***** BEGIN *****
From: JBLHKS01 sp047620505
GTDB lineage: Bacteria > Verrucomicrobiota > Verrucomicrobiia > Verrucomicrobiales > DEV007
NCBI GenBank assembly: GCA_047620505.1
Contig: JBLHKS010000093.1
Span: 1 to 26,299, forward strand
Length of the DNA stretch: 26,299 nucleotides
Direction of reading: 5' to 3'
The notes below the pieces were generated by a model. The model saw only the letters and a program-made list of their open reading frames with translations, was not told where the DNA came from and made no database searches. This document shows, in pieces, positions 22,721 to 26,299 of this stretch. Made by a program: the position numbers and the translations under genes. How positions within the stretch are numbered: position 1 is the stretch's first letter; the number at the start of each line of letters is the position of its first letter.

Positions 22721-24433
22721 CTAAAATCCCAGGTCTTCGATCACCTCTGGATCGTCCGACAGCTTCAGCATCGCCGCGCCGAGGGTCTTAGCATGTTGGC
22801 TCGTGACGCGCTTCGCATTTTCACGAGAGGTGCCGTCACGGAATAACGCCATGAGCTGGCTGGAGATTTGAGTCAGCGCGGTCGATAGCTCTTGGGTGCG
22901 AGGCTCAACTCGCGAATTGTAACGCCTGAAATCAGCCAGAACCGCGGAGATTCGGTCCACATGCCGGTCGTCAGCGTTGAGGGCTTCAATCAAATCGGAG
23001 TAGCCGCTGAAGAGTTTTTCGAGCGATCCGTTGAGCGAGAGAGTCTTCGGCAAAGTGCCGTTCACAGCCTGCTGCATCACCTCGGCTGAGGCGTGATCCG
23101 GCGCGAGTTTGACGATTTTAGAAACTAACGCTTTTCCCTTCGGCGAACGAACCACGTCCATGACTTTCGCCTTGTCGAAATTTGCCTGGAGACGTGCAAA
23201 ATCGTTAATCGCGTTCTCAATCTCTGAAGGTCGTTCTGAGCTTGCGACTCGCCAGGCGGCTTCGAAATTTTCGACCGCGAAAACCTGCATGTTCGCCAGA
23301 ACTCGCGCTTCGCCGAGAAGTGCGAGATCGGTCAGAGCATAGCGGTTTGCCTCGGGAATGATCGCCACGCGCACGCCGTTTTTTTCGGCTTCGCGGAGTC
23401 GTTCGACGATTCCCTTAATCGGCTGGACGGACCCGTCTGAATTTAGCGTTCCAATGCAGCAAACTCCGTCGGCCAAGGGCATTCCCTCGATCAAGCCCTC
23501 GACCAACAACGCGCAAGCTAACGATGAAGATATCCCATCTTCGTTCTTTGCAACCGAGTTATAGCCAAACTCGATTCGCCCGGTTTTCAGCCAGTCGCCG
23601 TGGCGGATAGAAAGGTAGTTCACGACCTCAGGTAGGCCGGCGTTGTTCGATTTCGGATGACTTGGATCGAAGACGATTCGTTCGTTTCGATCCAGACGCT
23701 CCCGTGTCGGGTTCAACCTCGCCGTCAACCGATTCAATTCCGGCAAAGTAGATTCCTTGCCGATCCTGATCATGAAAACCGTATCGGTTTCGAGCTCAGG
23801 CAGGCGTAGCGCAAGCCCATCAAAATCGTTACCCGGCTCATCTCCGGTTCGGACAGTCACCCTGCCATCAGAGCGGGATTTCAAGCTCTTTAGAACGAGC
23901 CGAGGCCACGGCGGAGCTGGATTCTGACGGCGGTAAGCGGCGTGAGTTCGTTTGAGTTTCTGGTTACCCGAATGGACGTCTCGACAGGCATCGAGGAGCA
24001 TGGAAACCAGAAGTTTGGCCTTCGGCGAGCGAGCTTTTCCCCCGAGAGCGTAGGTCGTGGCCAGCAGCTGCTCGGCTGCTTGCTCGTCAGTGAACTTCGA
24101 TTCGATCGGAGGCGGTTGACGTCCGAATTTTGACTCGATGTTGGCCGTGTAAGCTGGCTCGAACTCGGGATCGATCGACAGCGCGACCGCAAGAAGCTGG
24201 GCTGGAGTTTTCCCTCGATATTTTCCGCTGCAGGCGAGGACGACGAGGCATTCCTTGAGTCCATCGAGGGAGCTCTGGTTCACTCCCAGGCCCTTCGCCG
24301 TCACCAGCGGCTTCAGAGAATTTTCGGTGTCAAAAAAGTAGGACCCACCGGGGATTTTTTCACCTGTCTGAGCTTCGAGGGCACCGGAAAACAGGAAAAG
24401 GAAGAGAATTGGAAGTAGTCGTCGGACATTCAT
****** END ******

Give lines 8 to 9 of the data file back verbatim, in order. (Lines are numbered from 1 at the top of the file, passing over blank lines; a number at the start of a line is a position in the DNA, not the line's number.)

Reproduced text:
The notes below the pieces were generated by a model. The model saw only the letters and a program-made list of their open reading frames with translations, was not told where the DNA came from and made no database searches. This document shows, in pieces, positions 22,721 to 26,299 of this stretch. Made by a program: the position numbers and the translations under genes. How positions within the stretch are numbered: position 1 is the stretch's first letter; the number at the start of each line of letters is the position of its first letter.

Positions 22721-24433